Commonwealth v. Torres (Lawyers Weekly No. 11-092-15)

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14-P-442                                        Appeals Court



No. 14-P-442.     August 5, 2015.

Sex Offender.  Evidence, Sex offender, Criminal records.  Practice, Civil, Instructions to jury.



Following a jury trial in the Superior Court, the defendant, Julio Torres, was found to be a sexually dangerous person.  See G. L. c. 123A, § 1.[1]  The defendant appeals, claiming error in certain evidentiary rulings and jury instructions.  We affirm.


1.  Prior criminal history.  In 1997, the defendant was charged with assault and battery by means of a dangerous weapon and indecent assault and battery following an incident wherein he assaulted a sixteen year old female victim.  The defendant was twenty-five years old at the time.  When the victim refused his advances,[2] he held a knife to her stomach, pushed her back, straddled her, and began to choke her.  During this assault, the defendant touched the victim’s buttocks and legs.  As part of a plea agreement, the defendant pleaded guilty to assault and battery by means of a dangerous weapon, and the Commonwealth dismissed the indecent assault and battery charge.  The defendant received a suspended sentence, a two-year term of probation, and was ordered to “[p]articipate in [a] Mass. Rehab. evaluation” and related treatment.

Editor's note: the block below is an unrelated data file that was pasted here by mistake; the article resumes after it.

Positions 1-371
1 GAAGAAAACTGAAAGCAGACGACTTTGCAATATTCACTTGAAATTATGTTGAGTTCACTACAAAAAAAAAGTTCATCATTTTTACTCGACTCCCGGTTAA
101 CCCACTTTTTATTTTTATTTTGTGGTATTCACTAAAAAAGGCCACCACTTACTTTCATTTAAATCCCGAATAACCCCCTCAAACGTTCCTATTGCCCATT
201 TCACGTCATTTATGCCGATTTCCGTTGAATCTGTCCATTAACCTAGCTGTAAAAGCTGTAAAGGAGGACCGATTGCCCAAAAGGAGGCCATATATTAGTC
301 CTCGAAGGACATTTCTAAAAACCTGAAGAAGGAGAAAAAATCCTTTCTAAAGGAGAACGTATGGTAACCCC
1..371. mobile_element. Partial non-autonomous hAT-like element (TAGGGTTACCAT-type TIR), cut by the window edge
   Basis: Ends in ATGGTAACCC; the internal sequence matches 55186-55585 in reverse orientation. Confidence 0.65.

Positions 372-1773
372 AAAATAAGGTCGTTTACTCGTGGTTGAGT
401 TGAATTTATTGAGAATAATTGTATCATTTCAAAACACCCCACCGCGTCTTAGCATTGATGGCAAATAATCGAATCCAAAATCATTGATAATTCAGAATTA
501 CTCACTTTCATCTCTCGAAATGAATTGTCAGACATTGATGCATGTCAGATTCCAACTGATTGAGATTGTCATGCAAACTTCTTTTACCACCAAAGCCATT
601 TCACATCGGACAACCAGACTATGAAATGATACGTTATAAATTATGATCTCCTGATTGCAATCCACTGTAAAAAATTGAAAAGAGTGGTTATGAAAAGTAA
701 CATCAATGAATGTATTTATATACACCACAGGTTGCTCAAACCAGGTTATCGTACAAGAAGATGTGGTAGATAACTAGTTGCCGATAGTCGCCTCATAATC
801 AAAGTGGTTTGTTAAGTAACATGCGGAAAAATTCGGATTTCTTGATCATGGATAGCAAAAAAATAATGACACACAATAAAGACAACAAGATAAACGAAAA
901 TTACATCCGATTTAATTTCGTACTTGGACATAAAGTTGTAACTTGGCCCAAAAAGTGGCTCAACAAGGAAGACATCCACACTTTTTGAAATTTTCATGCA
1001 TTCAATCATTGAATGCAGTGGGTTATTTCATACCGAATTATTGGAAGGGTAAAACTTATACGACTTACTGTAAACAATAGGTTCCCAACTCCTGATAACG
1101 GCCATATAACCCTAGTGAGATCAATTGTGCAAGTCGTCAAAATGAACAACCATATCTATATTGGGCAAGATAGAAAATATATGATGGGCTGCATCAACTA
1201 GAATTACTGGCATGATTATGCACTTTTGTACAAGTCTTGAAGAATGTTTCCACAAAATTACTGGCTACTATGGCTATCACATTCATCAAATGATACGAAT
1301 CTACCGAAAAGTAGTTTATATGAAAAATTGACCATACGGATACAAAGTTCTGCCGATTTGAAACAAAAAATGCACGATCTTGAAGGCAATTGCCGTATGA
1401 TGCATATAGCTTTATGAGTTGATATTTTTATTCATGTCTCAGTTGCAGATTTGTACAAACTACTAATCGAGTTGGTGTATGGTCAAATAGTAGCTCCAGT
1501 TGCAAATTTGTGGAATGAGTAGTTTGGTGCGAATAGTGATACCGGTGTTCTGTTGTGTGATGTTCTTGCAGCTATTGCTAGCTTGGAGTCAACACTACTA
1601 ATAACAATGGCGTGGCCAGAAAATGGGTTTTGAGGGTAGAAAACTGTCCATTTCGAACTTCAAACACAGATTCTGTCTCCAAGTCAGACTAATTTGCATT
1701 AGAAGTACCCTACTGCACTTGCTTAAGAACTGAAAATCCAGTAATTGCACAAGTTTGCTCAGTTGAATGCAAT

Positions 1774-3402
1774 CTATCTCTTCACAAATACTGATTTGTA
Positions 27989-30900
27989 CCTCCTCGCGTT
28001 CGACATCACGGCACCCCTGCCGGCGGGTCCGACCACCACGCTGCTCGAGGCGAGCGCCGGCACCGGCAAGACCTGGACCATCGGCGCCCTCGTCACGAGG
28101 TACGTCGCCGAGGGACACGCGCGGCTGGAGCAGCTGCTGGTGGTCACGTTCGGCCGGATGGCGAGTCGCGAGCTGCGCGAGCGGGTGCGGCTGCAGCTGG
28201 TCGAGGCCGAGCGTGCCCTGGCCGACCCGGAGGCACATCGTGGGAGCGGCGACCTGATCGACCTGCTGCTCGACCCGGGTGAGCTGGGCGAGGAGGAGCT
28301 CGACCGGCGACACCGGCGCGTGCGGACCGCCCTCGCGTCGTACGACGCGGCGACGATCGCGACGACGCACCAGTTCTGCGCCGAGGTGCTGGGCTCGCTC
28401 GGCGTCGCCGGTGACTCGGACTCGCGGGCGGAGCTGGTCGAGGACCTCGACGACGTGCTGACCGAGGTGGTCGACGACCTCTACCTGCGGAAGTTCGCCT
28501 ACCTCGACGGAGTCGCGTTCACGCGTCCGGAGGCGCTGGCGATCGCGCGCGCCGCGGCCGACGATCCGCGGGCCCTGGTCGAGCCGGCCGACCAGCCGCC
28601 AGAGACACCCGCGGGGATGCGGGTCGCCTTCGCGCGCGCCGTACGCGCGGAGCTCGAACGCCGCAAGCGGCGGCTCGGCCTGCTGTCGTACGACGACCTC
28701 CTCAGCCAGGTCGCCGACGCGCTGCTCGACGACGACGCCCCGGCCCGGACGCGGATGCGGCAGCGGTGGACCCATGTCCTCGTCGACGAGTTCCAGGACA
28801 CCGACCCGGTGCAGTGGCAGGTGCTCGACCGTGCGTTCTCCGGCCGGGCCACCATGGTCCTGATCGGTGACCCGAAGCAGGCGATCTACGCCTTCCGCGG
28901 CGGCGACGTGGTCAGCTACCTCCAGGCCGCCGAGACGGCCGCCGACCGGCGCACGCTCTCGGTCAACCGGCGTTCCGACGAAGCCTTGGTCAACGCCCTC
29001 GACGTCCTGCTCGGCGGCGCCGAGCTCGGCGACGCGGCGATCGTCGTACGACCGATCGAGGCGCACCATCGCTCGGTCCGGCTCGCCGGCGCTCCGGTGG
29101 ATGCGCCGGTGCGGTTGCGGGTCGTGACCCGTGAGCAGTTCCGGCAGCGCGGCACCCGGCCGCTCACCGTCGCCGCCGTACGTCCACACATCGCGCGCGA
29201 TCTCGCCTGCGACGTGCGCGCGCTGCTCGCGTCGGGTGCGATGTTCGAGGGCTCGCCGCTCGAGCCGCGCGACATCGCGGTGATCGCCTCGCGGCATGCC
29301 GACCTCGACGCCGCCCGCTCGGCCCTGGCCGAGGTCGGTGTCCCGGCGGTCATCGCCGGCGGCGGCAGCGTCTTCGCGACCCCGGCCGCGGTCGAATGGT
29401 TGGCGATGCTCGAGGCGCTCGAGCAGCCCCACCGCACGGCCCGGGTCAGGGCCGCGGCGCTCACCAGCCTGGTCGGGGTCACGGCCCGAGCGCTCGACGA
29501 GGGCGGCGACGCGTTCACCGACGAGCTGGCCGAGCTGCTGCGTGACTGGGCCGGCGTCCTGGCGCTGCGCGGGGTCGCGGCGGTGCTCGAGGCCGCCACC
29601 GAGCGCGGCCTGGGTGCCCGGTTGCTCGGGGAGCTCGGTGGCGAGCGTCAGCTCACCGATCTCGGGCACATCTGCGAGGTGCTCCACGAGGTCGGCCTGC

The defendant subsequently engaged in further criminal sexual behavior, leading to additional convictions.  In 2000, he pleaded guilty to four counts of rape and one count of indecent assault and battery.  In 2009, he was convicted of annoying and accosting a person of the opposite sex.[3]


2.  Evidentiary issues.  a.  Admission of 1997 conviction.  The defendant argues that it was error to deny his motion in limine to preclude the Commonwealth’s witnesses from referring to evidence related to the 1997 conviction of assault and battery by means of a dangerous weapon because it is not a sexual offense.  We disagree.  See G. L. c. 123A, § 14(c).[4]